Location of Repository

Math or Science? Using Longitudinal Expectations Data to Examine the Process of Choosing a College Major

By Todd R. Stinebrickner and Ralph Stinebrickner


Due primarily to the difficulty of obtaining ideal data, much remains unknown about how college majors are determined. We take advantage of longitudinal expectations data from the Berea Panel Study to provide new evidence about this issue, paying particular attention to the choice of whether to major in math and science. The data collection and analysis are based directly on a simple conceptual model which takes into account that, from a theoretical perspective, a student’s final major is best viewed as the end result of a learning process. We find that students enter college as open to a major in math or science as to any other major group, but that a large number of students move away from math and science after realizing that their grade performance will be substantially lower than expected. Further, changes in beliefs about grade performance arise because students realize that their ability in math/science is lower than expected rather than because students realize that they are not willing to put substantial effort into math or science majors. The findings suggest the potential importance of policies at younger ages which lead students to enter college better prepared to study math or science.

OAI identifier:

Suggested articles



  1. (2004). Ability Sorting and the Returns to College Major,”
  2. (2008). College Major Choice and the Gender Gap,” working paper
  3. (1966). Consumer Buying Intentions and Purchase Probability: An Experiment in Survey
  4. (1998). Earnings Expectations, Revisions, and Realizations,” The Review of Economics and Statistics,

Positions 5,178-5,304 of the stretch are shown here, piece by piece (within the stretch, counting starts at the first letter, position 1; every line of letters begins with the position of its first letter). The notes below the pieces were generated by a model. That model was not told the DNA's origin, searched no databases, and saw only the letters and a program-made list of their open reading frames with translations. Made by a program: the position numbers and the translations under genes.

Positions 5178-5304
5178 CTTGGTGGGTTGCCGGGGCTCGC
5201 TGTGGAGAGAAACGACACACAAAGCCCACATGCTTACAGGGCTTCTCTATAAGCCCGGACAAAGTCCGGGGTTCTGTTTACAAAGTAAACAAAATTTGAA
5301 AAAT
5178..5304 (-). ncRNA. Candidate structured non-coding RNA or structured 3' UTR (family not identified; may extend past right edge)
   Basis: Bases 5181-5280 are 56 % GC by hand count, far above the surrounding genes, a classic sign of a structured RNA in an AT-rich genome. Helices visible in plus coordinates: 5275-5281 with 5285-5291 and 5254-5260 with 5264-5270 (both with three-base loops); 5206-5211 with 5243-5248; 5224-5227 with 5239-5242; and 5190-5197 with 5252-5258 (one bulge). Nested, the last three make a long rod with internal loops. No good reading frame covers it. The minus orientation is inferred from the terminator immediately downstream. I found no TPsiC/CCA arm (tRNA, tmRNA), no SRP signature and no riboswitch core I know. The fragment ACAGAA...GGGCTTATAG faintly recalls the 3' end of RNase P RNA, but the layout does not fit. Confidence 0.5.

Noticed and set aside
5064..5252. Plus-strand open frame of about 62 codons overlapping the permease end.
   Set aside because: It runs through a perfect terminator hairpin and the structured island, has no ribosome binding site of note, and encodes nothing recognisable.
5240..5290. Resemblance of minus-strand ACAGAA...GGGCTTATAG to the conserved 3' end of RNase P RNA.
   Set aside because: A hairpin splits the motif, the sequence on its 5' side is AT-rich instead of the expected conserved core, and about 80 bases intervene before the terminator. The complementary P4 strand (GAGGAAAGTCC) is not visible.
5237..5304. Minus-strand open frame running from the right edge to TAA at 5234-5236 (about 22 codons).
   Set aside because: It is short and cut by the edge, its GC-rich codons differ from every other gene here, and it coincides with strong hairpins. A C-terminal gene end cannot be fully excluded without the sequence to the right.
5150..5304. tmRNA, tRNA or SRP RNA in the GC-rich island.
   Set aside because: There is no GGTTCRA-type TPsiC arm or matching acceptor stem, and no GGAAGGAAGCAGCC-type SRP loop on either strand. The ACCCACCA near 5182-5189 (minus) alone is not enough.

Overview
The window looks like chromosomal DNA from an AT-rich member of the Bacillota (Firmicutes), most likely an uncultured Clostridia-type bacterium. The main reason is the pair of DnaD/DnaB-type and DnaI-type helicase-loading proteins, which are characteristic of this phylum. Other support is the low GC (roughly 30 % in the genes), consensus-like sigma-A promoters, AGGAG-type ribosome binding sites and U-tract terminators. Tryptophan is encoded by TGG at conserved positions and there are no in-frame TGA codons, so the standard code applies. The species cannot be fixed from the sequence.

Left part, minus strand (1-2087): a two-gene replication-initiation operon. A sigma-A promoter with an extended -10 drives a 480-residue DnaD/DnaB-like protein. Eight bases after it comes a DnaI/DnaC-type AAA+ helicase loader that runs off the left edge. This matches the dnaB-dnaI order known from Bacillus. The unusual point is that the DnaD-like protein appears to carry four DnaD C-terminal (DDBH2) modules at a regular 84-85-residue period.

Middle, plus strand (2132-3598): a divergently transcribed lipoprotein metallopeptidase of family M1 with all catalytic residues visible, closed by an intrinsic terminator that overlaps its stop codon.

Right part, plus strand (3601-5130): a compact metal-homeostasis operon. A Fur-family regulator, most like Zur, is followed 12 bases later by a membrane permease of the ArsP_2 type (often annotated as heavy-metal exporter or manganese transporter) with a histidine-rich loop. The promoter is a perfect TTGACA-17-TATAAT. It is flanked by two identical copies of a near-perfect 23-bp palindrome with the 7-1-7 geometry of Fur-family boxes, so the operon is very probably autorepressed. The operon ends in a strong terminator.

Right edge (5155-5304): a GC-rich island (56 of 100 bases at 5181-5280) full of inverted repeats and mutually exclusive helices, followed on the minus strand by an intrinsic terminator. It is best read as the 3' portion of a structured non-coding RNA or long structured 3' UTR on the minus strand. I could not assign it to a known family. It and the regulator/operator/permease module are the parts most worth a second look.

5. (1996). Eliciting Student Expectations of the Returns to Schooling,” Winter
  6. (2005). Estimating Distributions of Counterfactuals with an Application to the Returns to
  7. (2002). How Do Young People Choose College Majors?,”
  8. (2003). How Should We Measure Consumer Confidence (sentiment)? Evidence form the Michigan Survey of Consumers,” Working paper 9926, National Bureau of Research,
  9. (2009). Learning about Academic Ability and the College Drop-Out Decision”
  10. (2004). Measuring Expectations,”
  11. (2010). Modeling College Major Choices using Elicited Measures of Expectations and Counterfactuals,” Duke University working paper,
  12. (1997). Preference Parameters and Behavioral Heterogeneity: An Experimental Approach in the Health and Retirement Survey,” The Quarterly Journal of Economics,
  13. (2007). Rising Above the Gathering Storm: Energizing and Employing America for a Brighter Economic Future.” The National Academies Press
  14. (1989). Schooling as Experimentation: a reappraisal of the post-secondary drop-out phenomenon,”
  15. (2005). Separating Uncertainty from Heterogeneity
  16. (1993). The Demand for and Return to Education When Education Outcomes are
  17. (2008). The Effect of Credit Constraints on the College DropOut Decision: A Direct Approach Using a New Panel Study,” American Economic Review.
  18. (1990). The Use of Intentions Data to Predict Behavior: A Best Case Analysis,”
  19. (2004). Time-Use and College Outcomes,”
  20. (2010). Using Elicited Choice Probabilities to Estimate Random Utility Models: Preferences for Electricity Reliability,” International Economic Review,
  21. (1997). Using Expectations Data to Study Subjective Income Expectations,”

To submit an update or takedown request for this paper, please submit an Update/Correction/Removal Request.